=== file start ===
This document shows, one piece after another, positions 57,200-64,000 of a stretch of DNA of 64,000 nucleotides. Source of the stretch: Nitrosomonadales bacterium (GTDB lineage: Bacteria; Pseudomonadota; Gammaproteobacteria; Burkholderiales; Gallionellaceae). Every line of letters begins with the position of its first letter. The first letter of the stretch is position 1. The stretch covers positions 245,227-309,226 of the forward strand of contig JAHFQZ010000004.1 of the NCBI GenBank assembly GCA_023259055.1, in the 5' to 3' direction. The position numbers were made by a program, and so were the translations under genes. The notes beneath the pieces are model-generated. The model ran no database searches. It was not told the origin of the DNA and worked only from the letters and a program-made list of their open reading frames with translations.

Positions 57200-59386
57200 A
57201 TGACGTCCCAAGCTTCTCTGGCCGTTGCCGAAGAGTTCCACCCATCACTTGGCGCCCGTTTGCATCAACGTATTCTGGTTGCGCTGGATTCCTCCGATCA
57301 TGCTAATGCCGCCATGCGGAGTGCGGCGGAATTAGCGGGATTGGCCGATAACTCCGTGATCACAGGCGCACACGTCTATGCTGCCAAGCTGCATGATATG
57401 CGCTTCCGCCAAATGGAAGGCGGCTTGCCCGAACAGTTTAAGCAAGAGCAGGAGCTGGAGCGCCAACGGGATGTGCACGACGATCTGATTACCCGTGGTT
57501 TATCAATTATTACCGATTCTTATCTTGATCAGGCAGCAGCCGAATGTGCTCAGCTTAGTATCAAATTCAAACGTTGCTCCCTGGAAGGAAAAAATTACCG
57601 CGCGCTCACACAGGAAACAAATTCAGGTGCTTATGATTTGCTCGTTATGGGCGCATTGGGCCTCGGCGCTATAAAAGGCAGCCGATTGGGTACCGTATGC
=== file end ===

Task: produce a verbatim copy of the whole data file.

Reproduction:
This document shows, one piece after another, positions 57,200-64,000 of a stretch of DNA of 64,000 nucleotides. Source of the stretch: Nitrosomonadales bacterium (GTDB lineage: Bacteria; Pseudomonadota; Gammaproteobacteria; Burkholderiales; Gallionellaceae). Every line of letters begins with the position of its first letter. The first letter of the stretch is position 1. The stretch covers positions 245,227-309,226 of the forward strand of contig JAHFQZ010000004.1 of the NCBI GenBank assembly GCA_023259055.1, in the 5' to 3' direction. The position numbers were made by a program, and so were the translations under genes. The notes beneath the pieces are model-generated. The model ran no database searches. It was not told the origin of the DNA and worked only from the letters and a program-made list of their open reading frames with translations.

Positions 57200-59386
57200 A
57201 TGACGTCCCAAGCTTCTCTGGCCGTTGCCGAAGAGTTCCACCCATCACTTGGCGCCCGTTTGCATCAACGTATTCTGGTTGCGCTGGATTCCTCCGATCA
57301 TGCTAATGCCGCCATGCGGAGTGCGGCGGAATTAGCGGGATTGGCCGATAACTCCGTGATCACAGGCGCACACGTCTATGCTGCCAAGCTGCATGATATG
57401 CGCTTCCGCCAAATGGAAGGCGGCTTGCCCGAACAGTTTAAGCAAGAGCAGGAGCTGGAGCGCCAACGGGATGTGCACGACGATCTGATTACCCGTGGTT
57501 TATCAATTATTACCGATTCTTATCTTGATCAGGCAGCAGCCGAATGTGCTCAGCTTAGTATCAAATTCAAACGTTGCTCCCTGGAAGGAAAAAATTACCG
57601 CGCGCTCACACAGGAAACAAATTCAGGTGCTTATGATTTGCTCGTTATGGGCGCATTGGGCCTCGGCGCTATAAAAGGCAGCCGATTGGGTACCGTATGC